To summarize; although PSL research has acknowledged the importance of value approach in the public service context, it has to a large extent focused on the process and nature of overly optimistic value co-creation, ignoring views of possible value destruction, or conflicts between private and public value, for example (Cui and Osborne, 2022; Cluley et al., 2020) and only implicitly discussed what constitutes value for the customer, i.e. for the individual public service user. PSL literature has examined those aspects, as well as loci, elements and processes of value creation through public services (e.g. Osborne et al., 2021), but the views have been detached, missing a holistic view to the elements of customer value and empirical studies on the topic are scarce. In this study, we utilize the service marketing research on customer value as a foundation to build a more comprehensive and explicit understanding of value as a central concept in the management of public health care services. Next, the key elements of customer value are discussed in detail.

The customer value approach in marketing research

To understand customers, value creation is central to current marketing thinking and an extensive body of literature exists on the phenomenon (Zeithaml et al., 2020). From this research stream, five elements of customer value can be identified: subjectivity, a processual nature, multidimensionality, contextuality and co-creation.

First, subjectivity is at the core of the value concept, meaning that customer value is always a subjective evaluation made by an individual. Value is interpreted individually and subjectively by each actor (Edvardsson et al., 2011) and it is realized in the user's life situation, i.e. value is integrated by the user with other actors' potential value offerings and resources (Osborne, 2018). Furthermore, value is socially constructed and emerges intersubjectively within peoples' social contexts (Eriksson and Nordgren, 2018; Helkkula et al., 2012). Traditionally, customer perceived value has been defined as a subjective perception of the trade-off between multiple benefits and sacrifices relative to an alternative solution (e.g. Zeithaml, 1988). Current discourse in service marketing has redirected attention to the phenomenological nature of value creation (Edvardsson et al., 2011) emphasizing the experiential foundation of value. The concepts of subjective customer experience and value are in fact strongly intertwined as value becomes realized through the experience gained when the customer activates and uses the service provider's offering and resources (Heinonen and Strandvik, 2015).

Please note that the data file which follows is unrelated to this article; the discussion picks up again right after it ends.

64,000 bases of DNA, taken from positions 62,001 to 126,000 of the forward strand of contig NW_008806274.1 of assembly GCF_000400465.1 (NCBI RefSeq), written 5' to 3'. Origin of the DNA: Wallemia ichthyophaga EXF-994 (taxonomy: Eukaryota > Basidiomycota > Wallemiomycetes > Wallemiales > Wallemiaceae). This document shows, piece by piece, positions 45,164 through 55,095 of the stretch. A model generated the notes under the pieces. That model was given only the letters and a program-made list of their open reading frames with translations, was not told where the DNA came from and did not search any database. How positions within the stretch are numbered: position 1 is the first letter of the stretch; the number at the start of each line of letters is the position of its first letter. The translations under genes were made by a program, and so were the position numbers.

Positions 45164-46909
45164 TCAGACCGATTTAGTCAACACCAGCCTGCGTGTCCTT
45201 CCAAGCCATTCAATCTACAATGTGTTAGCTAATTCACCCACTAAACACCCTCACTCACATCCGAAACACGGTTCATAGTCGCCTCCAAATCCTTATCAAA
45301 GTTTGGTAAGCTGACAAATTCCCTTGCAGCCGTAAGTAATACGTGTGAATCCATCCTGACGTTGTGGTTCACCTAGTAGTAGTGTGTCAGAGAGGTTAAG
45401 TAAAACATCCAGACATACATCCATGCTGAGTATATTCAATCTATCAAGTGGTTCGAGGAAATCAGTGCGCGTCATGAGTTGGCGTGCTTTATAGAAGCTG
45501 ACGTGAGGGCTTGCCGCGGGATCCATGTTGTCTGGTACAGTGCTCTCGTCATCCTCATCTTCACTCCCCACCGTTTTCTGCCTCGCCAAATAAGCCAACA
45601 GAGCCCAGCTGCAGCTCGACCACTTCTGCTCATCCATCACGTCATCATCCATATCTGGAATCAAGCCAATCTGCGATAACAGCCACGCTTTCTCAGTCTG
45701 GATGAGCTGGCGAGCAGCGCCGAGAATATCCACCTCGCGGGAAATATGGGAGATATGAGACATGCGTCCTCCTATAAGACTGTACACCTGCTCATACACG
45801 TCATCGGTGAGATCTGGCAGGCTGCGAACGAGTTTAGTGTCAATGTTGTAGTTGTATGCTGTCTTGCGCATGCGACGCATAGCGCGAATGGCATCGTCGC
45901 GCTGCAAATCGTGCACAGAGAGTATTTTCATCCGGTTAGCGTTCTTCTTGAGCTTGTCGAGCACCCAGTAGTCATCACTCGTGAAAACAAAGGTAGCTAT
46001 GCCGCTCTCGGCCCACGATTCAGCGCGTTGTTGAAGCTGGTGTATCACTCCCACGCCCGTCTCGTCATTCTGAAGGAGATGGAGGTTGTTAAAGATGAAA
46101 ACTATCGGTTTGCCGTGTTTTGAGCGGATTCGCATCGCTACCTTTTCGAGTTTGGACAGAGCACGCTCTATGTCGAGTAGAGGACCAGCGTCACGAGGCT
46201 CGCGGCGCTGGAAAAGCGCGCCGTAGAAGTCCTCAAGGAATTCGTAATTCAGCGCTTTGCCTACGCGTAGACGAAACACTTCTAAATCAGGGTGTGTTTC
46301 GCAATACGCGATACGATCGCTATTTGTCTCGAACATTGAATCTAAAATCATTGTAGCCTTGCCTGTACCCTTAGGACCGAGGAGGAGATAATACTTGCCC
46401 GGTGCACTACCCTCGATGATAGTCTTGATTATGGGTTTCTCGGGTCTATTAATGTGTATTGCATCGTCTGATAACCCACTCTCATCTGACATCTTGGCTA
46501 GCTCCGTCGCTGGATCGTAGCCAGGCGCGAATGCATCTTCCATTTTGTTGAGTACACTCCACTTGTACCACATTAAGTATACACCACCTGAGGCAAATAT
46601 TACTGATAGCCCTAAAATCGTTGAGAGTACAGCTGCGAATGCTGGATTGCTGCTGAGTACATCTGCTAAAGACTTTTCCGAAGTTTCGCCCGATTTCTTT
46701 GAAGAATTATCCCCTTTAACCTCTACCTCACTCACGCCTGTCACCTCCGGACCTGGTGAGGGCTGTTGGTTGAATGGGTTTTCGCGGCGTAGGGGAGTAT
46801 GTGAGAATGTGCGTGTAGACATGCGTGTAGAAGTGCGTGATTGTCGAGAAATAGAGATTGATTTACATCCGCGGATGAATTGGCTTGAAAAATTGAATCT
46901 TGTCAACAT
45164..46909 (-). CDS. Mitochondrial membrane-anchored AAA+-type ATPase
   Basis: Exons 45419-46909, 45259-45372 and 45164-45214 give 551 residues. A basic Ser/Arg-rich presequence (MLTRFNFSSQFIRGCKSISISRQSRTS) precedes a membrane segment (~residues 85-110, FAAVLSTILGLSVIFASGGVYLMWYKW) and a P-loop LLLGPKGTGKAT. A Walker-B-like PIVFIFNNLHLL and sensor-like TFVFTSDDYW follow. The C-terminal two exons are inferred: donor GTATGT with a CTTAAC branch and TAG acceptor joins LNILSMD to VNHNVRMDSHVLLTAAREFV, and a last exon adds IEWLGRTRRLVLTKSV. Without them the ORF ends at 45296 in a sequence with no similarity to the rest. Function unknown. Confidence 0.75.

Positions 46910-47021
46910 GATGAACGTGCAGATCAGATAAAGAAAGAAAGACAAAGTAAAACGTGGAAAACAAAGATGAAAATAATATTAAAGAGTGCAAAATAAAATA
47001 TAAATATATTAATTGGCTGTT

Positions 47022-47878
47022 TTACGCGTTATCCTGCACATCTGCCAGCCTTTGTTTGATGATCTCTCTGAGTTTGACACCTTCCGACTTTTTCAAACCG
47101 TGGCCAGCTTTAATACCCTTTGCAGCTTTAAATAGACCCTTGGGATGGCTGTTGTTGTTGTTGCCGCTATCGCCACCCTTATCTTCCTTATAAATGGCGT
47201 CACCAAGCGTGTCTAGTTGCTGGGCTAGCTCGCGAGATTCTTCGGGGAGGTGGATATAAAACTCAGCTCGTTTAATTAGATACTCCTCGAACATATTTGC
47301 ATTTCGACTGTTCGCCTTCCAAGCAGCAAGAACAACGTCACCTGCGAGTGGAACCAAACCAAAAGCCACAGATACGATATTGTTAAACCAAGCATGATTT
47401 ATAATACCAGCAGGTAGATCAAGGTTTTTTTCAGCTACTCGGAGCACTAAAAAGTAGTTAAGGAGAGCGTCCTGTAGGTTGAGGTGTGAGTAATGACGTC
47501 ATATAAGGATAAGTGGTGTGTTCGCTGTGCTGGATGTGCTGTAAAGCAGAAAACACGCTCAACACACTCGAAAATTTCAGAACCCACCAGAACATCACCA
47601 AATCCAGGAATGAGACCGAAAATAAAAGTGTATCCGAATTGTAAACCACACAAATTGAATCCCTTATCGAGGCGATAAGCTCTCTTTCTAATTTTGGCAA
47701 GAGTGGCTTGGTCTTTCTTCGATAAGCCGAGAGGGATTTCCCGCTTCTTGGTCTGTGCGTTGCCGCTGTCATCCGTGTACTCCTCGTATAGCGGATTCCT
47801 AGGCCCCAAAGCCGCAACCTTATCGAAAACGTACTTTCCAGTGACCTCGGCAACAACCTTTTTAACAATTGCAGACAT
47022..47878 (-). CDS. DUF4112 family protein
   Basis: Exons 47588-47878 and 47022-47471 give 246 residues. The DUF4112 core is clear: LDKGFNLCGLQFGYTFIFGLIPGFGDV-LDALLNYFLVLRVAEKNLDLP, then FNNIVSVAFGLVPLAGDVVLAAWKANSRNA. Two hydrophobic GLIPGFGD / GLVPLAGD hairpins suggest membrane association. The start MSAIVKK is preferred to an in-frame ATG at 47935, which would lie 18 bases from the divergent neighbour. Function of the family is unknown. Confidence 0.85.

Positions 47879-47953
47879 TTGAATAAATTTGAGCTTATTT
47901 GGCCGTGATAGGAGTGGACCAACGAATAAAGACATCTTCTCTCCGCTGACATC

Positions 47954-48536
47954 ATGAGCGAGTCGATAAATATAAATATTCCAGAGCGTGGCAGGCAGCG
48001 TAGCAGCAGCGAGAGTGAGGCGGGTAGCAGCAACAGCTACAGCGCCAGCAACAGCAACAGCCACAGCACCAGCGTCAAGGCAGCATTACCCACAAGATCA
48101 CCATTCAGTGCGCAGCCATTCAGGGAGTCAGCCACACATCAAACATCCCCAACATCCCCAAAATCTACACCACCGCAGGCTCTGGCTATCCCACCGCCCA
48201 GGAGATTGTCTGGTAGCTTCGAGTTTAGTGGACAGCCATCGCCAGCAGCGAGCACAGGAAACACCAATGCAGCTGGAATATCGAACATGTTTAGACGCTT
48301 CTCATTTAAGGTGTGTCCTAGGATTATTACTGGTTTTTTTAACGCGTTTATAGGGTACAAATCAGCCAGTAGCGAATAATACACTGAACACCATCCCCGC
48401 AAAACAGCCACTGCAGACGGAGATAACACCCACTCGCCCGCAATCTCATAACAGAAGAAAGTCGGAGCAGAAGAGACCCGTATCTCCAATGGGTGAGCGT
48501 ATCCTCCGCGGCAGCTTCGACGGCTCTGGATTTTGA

Secondly, customer value is multidimensional so that connected costs and benefits consist of several interrelated attributes or dimensions that form a comprehensive picture of a complex phenomenon (Sánchez-Fernández and Iniesta-Bonillo, 2007). In this regard, numerous different categorizations of these factors have been proposed to understand the essence of value perception (see e.g. Komulainen et al., 2007). For example, the often-cited consumption value theory introduced by Sheth et al. (1991) categorizes value as functional, social, emotional, epistemic and conditional. However, it has been stated that even though value is by its nature a multidimensional construct, these kinds of categorizations offer only a partial and often a too-rational view of a complex concept (Lehtimäki et al., 2018). Therefore, it is not sufficient to identify and define measurable value attributes; a more extensive customer-focused and experiential approach to value is needed to understand its essence.

Thirdly, customer value is processual in the sense that value is seen as not merely being connected to the actual object of exchange, but as being dependent on the whole relationship between the counterparts (Lindgreen and Wynstra, 2005). Value from past exchange episodes has an impact on the overall value perceived by the customer (Ravald and Grönroos, 1996), for example. Value is connected to two levels: first, the process level that refers to the co-creation of value taking place during the service and relationship processes and second, the outcome level referring to value that is created in customers' own value-creating processes taking place after the service or relationship processes (Komulainen et al., 2007). Thus, value perceptions may take place before, during, or after the service episode or relationship.